We conduct experiments examining the neural underpinnings of aspects of language and cognitive processing, in typically developing children and adults as well as those exhibiting atypical or pathological development utilizing combinations of behavioral and electrophysiological techniques. This page provides short summaries of our current and recent research projects.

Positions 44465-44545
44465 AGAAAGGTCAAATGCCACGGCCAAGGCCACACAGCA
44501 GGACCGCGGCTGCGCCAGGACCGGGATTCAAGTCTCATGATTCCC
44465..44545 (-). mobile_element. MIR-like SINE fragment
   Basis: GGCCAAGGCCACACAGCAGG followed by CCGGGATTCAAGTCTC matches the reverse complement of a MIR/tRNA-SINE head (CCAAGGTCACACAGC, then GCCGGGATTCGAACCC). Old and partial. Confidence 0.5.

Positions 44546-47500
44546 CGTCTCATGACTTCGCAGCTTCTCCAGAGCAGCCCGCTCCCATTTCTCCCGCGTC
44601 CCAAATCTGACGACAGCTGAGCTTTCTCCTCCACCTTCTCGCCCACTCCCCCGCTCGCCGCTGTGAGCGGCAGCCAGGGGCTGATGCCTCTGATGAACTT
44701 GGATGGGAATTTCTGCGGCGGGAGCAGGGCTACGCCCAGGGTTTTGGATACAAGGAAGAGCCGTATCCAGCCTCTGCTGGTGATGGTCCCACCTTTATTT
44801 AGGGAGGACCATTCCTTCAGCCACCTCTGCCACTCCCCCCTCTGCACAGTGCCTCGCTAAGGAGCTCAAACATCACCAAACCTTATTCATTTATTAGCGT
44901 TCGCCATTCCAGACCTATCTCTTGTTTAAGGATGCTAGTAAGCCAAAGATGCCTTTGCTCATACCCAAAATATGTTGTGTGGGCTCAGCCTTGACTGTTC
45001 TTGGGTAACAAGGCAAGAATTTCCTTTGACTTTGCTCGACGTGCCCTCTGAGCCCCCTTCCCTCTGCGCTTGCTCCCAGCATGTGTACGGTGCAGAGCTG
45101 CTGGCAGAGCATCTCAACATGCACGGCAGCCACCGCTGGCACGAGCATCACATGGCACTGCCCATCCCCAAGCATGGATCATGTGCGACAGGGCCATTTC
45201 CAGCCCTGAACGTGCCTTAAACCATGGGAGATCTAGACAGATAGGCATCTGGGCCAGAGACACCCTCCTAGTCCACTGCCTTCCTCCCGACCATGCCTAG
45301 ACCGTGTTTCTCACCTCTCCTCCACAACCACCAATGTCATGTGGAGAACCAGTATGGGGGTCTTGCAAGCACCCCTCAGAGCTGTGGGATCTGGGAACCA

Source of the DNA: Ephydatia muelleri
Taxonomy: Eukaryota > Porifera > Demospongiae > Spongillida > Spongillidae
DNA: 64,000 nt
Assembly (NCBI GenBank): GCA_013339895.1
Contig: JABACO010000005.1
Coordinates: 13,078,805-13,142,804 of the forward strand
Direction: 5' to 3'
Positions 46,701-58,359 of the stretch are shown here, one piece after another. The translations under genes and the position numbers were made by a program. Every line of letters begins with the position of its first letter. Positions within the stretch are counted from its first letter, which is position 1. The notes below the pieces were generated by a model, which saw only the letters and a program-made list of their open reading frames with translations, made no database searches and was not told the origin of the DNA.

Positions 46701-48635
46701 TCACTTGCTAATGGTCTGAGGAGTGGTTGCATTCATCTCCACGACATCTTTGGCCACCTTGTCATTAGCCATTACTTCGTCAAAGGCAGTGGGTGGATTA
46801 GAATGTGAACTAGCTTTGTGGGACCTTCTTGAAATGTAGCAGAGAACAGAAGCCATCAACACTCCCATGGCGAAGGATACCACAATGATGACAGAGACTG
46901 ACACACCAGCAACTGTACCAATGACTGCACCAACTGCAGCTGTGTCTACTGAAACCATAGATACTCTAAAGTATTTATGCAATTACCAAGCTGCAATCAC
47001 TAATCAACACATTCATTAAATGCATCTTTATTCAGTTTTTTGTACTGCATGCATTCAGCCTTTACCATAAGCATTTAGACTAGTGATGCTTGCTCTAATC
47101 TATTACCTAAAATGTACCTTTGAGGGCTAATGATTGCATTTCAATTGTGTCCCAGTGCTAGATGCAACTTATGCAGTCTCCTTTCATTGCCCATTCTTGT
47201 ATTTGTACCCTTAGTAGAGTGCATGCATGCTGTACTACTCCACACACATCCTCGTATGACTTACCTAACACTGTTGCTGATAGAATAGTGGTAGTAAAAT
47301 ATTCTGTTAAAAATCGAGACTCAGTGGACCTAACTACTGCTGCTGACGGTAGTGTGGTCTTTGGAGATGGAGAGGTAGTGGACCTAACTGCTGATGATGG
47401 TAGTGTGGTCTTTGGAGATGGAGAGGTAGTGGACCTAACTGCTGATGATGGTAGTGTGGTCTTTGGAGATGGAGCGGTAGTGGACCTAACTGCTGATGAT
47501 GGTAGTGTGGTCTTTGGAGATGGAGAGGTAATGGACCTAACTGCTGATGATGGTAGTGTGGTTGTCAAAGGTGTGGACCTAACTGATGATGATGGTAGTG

The current study provides a direct comparison of how the brain handles text reading via print and digital media, using neurophysiological outcome measures in the form of Event-Related Potentials (ERPs). Neurophysiological methods have the potential to offer foundational insights into the cognitive processes that underlie behavioral manifestations of reading performance and comprehension. Our study protocol is aligned with the psychological construct of reading comprehension elaborated by Kintsch (2012), which holds that text comprehension is a dynamic process of constructing meaning from the semantic relations among words in the text and one’s stored knowledge about the subject at hand. Utilizing electroencephalography (EEG) affords a means of tracking this information processing account of text comprehension in real-time, yielding an objective index that can be related to observed behavioral differences, and providing a launching point from which a number of yet outstanding questions about reading comprehension can be probed.